Date of Award

1-1-2012

Document Type

Campus Access Dissertation

Department

Educational Leadership and Policies

Sub-Department

Educational Administration

First Advisor

Lynn Harrill

Abstract

The United States' Hispanic population increases every year. The discrepancy in student achievement between Hispanics and the majority population is often a result of the challenges Hispanic students encounter that many native English speakers do not face, including second-language acquisition, acculturation, and poverty. This qualitative case study examined the factors leading to Hispanic student success in a Title I elementary school in South Carolina.

The issues addressed in this study were teacher practices in working with ELL students, teacher and parental strategies for successful home and school collaboration and academic assistance, and student strategies for finding success in the academic setting. The research questions addressed personal attributes of students and existing supports and barriers related to student academic achievement.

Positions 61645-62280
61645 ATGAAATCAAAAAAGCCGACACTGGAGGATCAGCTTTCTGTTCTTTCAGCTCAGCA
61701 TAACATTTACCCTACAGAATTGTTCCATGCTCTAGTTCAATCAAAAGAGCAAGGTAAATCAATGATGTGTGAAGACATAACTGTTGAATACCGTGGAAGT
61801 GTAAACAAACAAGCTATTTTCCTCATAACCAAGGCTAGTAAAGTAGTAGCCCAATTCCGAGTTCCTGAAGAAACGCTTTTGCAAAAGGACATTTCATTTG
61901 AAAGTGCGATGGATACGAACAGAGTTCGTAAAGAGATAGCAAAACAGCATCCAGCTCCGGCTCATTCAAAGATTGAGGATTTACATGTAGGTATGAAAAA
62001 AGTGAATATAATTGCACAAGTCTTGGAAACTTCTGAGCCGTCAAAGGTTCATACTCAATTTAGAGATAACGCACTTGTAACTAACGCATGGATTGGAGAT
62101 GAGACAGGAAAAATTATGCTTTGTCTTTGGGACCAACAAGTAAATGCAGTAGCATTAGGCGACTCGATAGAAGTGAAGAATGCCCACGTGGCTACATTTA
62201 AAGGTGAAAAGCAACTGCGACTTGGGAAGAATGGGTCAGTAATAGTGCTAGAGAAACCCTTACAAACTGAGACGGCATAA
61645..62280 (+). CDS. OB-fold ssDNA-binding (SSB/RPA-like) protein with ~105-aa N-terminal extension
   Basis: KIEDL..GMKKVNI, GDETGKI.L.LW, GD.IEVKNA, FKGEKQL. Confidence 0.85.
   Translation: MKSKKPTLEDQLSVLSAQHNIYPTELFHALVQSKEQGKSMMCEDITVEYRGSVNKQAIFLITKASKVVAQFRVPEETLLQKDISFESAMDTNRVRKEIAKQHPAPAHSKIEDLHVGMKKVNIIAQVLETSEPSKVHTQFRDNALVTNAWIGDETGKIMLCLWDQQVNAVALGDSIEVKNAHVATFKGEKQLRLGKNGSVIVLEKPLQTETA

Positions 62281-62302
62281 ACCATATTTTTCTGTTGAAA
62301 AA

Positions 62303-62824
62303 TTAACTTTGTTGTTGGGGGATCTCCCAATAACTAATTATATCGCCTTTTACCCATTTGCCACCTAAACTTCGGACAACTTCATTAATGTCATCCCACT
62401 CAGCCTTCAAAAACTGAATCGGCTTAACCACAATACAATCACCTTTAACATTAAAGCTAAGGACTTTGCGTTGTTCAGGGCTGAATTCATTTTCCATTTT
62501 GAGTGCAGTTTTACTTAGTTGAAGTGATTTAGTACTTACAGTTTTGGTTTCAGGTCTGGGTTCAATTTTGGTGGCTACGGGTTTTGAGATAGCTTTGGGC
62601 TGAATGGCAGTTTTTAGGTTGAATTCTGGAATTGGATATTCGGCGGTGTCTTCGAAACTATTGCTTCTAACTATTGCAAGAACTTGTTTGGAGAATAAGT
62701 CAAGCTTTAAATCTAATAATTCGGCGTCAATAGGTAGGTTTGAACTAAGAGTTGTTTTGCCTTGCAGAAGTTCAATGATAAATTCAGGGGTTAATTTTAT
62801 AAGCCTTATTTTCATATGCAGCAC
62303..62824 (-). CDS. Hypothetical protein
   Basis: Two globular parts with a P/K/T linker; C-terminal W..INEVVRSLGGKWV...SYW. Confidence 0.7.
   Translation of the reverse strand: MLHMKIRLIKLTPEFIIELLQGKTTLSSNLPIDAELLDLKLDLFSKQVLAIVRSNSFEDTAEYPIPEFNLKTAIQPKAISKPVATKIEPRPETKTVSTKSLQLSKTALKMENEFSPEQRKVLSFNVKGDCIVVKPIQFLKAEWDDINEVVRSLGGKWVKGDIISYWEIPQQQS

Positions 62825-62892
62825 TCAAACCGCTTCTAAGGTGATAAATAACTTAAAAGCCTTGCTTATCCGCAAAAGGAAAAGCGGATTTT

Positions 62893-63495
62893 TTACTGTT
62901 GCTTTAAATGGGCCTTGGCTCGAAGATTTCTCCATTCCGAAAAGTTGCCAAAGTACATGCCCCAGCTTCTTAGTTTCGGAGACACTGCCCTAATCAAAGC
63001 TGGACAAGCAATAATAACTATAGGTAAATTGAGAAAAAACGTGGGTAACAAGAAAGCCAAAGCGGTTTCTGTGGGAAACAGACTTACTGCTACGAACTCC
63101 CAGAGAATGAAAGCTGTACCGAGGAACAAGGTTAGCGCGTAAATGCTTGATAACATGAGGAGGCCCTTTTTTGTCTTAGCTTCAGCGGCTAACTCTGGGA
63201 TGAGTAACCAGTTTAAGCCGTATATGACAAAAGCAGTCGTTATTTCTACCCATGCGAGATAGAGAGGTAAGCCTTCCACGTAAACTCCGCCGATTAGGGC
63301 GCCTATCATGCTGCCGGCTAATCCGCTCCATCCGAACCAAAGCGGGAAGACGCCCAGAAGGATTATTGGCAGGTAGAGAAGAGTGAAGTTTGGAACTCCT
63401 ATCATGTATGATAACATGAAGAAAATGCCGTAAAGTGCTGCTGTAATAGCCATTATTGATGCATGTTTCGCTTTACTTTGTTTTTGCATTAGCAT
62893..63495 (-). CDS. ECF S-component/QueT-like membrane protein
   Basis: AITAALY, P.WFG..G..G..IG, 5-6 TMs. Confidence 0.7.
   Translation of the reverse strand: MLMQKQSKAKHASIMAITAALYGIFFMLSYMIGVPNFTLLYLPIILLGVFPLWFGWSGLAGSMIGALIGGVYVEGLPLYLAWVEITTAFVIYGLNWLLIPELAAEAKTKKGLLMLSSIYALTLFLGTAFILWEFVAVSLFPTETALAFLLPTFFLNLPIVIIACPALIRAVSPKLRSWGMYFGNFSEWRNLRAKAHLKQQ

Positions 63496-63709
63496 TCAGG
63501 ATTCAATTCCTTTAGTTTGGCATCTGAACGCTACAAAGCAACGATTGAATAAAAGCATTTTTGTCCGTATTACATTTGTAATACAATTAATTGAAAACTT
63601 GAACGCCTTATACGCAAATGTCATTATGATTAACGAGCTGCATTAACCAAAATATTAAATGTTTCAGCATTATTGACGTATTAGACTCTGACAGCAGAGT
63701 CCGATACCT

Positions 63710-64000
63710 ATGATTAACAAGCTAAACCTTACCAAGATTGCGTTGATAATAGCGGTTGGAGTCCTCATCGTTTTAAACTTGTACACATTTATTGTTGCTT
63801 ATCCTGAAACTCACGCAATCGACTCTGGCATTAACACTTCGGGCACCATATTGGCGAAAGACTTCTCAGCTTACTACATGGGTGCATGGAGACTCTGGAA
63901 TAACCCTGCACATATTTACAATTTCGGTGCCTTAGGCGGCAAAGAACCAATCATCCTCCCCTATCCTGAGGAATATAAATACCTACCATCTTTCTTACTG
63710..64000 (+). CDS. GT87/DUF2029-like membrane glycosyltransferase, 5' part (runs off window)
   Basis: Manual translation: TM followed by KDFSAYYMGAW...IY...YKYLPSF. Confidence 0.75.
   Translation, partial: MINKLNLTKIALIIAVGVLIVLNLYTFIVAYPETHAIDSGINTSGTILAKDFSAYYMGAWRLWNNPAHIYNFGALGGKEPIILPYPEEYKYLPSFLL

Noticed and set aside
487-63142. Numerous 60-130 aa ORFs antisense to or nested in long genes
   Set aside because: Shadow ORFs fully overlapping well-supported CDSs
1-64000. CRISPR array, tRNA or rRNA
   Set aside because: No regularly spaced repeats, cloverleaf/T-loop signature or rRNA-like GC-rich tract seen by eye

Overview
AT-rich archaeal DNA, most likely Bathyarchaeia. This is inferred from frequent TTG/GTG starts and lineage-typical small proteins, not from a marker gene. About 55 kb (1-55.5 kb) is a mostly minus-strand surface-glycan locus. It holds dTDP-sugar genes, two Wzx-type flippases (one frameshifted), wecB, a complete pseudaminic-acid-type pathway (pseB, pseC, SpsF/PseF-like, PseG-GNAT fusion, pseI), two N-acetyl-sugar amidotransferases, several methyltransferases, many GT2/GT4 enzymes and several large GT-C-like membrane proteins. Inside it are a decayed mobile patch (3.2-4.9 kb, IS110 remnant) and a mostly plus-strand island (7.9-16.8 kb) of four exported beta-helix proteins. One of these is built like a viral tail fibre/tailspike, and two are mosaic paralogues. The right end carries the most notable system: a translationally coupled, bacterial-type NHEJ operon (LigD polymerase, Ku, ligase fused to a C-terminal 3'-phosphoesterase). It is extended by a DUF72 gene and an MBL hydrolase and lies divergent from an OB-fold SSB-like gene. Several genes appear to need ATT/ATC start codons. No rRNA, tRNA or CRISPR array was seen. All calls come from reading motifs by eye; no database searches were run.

The participants in my study were three third graders of Mexican descent, their parent(s), and their homeroom teachers. The school I studied - Water Town Elementary (pseudonym) - is a Title I designee located in the upstate of South Carolina. Bronfenbrenner's Ecological Systems Theory (1994) served as the lens through which I condensed and organized data.

After analyzing participants' textural descriptions, seven major themes emerged with regards to the personal attributes that led to academic success for these students: altruism, creativity, self-esteem, perseverance, work ethic, regard for education, and responsibility. The supports for these students included family assistance and parenting styles within the home environment; multicultural curriculum, teaching assistance and strategies, classroom environments, assistance from friends, ESOL services, parenting assistance, and outreach within the school environment; and friends and neighbors, professional help, and community outreach within the community environment. The barriers to academic achievement that emerged from this study were language acquisition, teacher training, and communication between the home and school.

These themes emerged across participants' narratives. Their experiences were reported to assist educators in providing English-language learners with insight into how to best serve this growing body within the United States' student populace. In addition, pedagogical implications and recommendations for further research were discussed.

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